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What happens during External Beam Radiation Therapy (EBRT) for multiple myeloma?

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During External Beam Radiation Therapy (EBRT), you’ll be put under a large machine that looks like an X-ray. The therapist will aim a beam of radiation right where your bone’s been damaged or where a tumor is. Radiation attacks the genes in the cancer cells. This either kills the cells or doesn’t let new cells to grow and spread your myeloma.

An EBRT beam can go right through skin and tissues to reach the spot that needs treatment.

SOURCES:

American Cancer Society: “Radiation therapy for multiple myeloma.”

Multiple Myeloma Research Foundation: “Multiple Myeloma Treatment Guide.”

University of Utah Health Care: “What to Know About Radiation Therapy for Multiple Myeloma.”

Memorial Sloan Kettering Cancer Center: “Support for Bone-Related Problems.”

National Comprehensive Cancer Network: “NCCN Guidelines for Patients: Multiple Myeloma.”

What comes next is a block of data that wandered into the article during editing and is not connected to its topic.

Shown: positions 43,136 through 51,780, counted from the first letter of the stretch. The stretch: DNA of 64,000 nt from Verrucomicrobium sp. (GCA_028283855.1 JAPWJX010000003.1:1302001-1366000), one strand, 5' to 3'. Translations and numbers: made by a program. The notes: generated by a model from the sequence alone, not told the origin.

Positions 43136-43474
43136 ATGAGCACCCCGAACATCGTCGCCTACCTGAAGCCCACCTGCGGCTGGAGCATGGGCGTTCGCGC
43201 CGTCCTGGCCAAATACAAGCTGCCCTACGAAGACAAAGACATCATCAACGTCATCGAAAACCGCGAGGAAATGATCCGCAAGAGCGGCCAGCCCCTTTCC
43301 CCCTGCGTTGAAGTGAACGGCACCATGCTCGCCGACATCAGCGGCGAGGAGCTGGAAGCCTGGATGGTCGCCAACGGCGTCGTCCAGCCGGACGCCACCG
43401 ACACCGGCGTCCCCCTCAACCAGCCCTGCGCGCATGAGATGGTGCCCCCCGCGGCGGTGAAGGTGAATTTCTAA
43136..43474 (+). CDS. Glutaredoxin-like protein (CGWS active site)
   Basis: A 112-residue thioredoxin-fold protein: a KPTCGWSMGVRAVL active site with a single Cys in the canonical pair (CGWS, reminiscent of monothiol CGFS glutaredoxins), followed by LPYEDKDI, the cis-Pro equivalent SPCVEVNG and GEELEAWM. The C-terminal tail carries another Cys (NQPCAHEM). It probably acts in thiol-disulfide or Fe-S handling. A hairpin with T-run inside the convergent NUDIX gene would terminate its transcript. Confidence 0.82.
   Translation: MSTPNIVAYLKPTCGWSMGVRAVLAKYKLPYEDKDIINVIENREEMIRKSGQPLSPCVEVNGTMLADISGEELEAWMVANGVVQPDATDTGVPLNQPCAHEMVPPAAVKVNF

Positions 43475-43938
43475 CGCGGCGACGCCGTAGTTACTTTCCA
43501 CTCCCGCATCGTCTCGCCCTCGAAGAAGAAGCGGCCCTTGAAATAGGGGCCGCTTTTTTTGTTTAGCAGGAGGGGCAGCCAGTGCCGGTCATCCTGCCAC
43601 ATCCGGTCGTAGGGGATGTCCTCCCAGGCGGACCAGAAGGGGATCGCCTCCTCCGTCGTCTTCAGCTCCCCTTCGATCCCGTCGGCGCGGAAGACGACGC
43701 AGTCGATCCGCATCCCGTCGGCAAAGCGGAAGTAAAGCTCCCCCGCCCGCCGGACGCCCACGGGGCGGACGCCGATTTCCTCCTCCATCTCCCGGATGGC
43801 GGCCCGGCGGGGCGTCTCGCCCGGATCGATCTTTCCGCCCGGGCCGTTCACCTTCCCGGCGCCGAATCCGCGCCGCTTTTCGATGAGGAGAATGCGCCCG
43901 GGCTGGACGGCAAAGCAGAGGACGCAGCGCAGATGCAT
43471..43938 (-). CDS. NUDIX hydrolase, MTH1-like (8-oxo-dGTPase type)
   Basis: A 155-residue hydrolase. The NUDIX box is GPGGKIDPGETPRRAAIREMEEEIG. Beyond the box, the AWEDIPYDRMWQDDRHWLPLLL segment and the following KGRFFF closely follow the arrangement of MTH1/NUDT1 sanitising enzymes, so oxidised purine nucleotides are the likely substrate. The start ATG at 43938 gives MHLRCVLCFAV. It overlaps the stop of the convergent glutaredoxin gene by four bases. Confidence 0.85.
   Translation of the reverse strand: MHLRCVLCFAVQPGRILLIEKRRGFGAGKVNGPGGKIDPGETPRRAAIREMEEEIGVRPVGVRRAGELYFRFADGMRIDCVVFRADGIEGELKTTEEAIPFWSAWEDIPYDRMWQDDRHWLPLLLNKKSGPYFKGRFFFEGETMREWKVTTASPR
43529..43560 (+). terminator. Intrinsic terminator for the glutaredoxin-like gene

University of California at San Diego Moores Cancer Center: “Total Body Irradiation (TBI).”

Reviewed by Laura J. Martin on October 7, 2018

SOURCES:

American Cancer Society: “Radiation therapy for multiple myeloma.”

Multiple Myeloma Research Foundation: “Multiple Myeloma Treatment Guide.”

University of Utah Health Care: “What to Know About Radiation Therapy for Multiple Myeloma.”

Memorial Sloan Kettering Cancer Center: “Support for Bone-Related Problems.”

National Comprehensive Cancer Network: “NCCN Guidelines for Patients: Multiple Myeloma.”

University of California at San Diego Moores Cancer Center: “Total Body Irradiation (TBI).”

Reviewed by Laura J. Martin on October 7, 2018

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What is total body irradiation (TBI) for multiple myeloma?

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